Anbar,s Provincial Council rests today. 
10. (SBU) The Provincial Council has been absent from the 
local scene for much of the past 15 months.  It fled to the 
relative safety of Baghdad in March 2006 amid continuing 
insurgent violence.  In the following months, it conducted 
business in Baghdad, but for all practical purposes the 
provincial government had effectively ceased to function. 
Only Governor Ma,amoun Sami Rasheed, himself the target of 
assassination attempts, maintained office hours at the 
war-damaged Government Center in Ramadi, protected by a 
company of US Marines.  Meanwhile, the SAA charged that the 
Council abandoned its post, while the tribes stayed to fight 
the enemy.  Privately, IIP figures in the provincial 
government counter-charged that the SAA,s real objective was 
to take over the Provincial Council. 
11. (U) Relations between the two sides deteriorated, and in 
early November PM Maliki appointed Minister of State of 
Foreign Affairs Dr. Rafe Al-Essawi, a Fallujah native and an 
IIP member, to mediate.   In doing so, the PM bypassed IIP 
leader and Iraqi Vice President Tariq al-Hashemi, who is 
widely distrusted by Anbar,s tribal leaders.  Indeed, 
several weeks earlier Hashmi had chaired an Anbar 
reconciliation meeting at Baghdad,s Rasheed Hotel, which was 
snubbed by many Anbari sheikhs.  By November 4, Dr. Rafe 
brokered a compromise in which Provincial Council agreed to 
expand its membership to create additional seats for SAA 
representatives, thus giving Sattar at least eight SAA 
members on the council. 
12. (U) The developments last fall set a pattern that is 
still evident today:  the reflexive tribal hostility to the 
IIP; the widely-held perception that the Provincial Council 
lacks public consent and has an undistinguished record; and 
the persistent badgering by the Sattar camp to get a bigger 
voice in provincial affairs, especially on security matters.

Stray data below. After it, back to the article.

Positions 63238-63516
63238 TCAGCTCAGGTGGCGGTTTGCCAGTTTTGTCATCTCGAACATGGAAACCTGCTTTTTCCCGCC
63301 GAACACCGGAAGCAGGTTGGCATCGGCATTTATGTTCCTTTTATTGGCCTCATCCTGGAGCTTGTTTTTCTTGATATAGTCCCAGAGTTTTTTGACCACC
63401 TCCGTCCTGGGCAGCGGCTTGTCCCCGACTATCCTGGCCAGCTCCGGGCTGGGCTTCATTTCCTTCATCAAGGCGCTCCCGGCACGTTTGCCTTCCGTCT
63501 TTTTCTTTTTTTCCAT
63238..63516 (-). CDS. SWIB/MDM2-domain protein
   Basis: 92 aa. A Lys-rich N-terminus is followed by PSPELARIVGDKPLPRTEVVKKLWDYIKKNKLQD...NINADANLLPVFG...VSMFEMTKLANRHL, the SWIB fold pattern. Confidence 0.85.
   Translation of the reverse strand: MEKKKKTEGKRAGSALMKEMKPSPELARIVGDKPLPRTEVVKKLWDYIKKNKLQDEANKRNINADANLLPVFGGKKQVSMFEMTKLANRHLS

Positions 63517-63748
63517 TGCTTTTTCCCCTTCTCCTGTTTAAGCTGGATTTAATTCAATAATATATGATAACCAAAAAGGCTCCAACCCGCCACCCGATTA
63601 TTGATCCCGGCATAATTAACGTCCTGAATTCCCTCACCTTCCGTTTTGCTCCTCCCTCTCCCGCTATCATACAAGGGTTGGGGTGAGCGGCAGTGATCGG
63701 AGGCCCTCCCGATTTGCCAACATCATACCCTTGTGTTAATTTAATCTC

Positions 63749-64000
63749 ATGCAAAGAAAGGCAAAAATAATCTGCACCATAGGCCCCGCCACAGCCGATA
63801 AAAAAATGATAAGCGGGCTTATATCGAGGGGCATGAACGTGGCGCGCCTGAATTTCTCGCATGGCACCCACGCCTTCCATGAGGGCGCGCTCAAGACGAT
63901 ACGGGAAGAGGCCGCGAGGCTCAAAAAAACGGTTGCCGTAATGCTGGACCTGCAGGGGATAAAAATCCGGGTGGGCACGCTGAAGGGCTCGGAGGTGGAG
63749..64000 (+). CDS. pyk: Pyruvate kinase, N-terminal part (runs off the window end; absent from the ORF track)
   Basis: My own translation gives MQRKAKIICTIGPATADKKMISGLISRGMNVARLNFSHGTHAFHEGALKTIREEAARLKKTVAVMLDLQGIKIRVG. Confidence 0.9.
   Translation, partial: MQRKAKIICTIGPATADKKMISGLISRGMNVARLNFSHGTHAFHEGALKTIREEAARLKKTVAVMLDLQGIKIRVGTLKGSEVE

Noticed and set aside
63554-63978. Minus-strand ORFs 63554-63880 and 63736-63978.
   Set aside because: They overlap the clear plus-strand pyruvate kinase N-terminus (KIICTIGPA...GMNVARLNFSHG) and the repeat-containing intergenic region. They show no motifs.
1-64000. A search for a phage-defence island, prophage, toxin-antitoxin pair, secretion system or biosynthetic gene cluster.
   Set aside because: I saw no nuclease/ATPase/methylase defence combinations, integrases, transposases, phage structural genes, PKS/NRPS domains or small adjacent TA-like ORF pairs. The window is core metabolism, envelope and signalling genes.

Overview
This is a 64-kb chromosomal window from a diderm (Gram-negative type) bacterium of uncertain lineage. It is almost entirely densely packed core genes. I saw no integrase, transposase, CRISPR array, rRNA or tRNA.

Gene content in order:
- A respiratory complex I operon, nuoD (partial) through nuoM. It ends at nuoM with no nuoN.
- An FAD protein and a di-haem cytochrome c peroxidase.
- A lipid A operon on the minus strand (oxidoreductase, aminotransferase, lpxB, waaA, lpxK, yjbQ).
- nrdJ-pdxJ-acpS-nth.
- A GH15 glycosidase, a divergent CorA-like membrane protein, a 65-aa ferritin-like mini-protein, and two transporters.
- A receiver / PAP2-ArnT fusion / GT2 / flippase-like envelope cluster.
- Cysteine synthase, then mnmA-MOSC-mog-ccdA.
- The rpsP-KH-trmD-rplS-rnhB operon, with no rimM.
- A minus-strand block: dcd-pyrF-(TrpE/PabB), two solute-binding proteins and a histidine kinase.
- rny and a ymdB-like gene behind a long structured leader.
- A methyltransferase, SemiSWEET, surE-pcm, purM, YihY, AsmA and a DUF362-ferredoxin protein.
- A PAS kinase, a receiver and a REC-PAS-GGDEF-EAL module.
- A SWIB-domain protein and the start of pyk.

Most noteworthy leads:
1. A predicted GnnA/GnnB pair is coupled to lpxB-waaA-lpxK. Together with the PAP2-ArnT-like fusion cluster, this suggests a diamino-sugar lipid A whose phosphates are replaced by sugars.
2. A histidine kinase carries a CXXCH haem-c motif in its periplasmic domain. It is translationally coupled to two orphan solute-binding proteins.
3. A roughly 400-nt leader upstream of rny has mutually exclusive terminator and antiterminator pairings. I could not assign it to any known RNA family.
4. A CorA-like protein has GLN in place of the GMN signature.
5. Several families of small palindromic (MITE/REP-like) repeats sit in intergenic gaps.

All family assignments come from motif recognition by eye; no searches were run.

This spring, Sattar renewed his push for greater 
representation on the Provincial Council.  The IIP, under 
pressure, opened a dialogue with him, purportedly with a 
power-sharing agreement as an aim.  The talks were 
inconclusive.  No such agreement has been reached, and today 
relations between the provincial government and the Sattar 
group are publicly polite, but two sides still harbor 
suspicions of each other. 
13. (SBU) Provincial Council Chairman Abdulsalam Abdullah, 
the senior IIP official in the province and a close associate 
of Hashemi, repeatedly warns us about Coalition support for 
Sattar, and also about tribal mobilization more generally. 
His view is that tribal awakenings diminish the legitimacy of 
public authority, and that, despite the imperatives of a 
counter-insurgency strategy, the US should lend its support 
to local government, as imperfect as it is. 
14. (SBU) Abdulsalam makes a point on the limited utility of 
BAGHDAD 00002229  003 OF 005 
tribal engagement, but in a wider sense, his suspicion of 
tribal influence reflects a deeper social divide.  IIP 
members in Anbar tend to be educated professionals and urban 
dwellers.  Abdulsalam, a physician by training, and Governor 
Ma,amoun, a civil engineer, are examples.  Although such 
individuals have tribal roots, they are not necessarily 
 tribal, in outlook, and tend to regard tribal authority as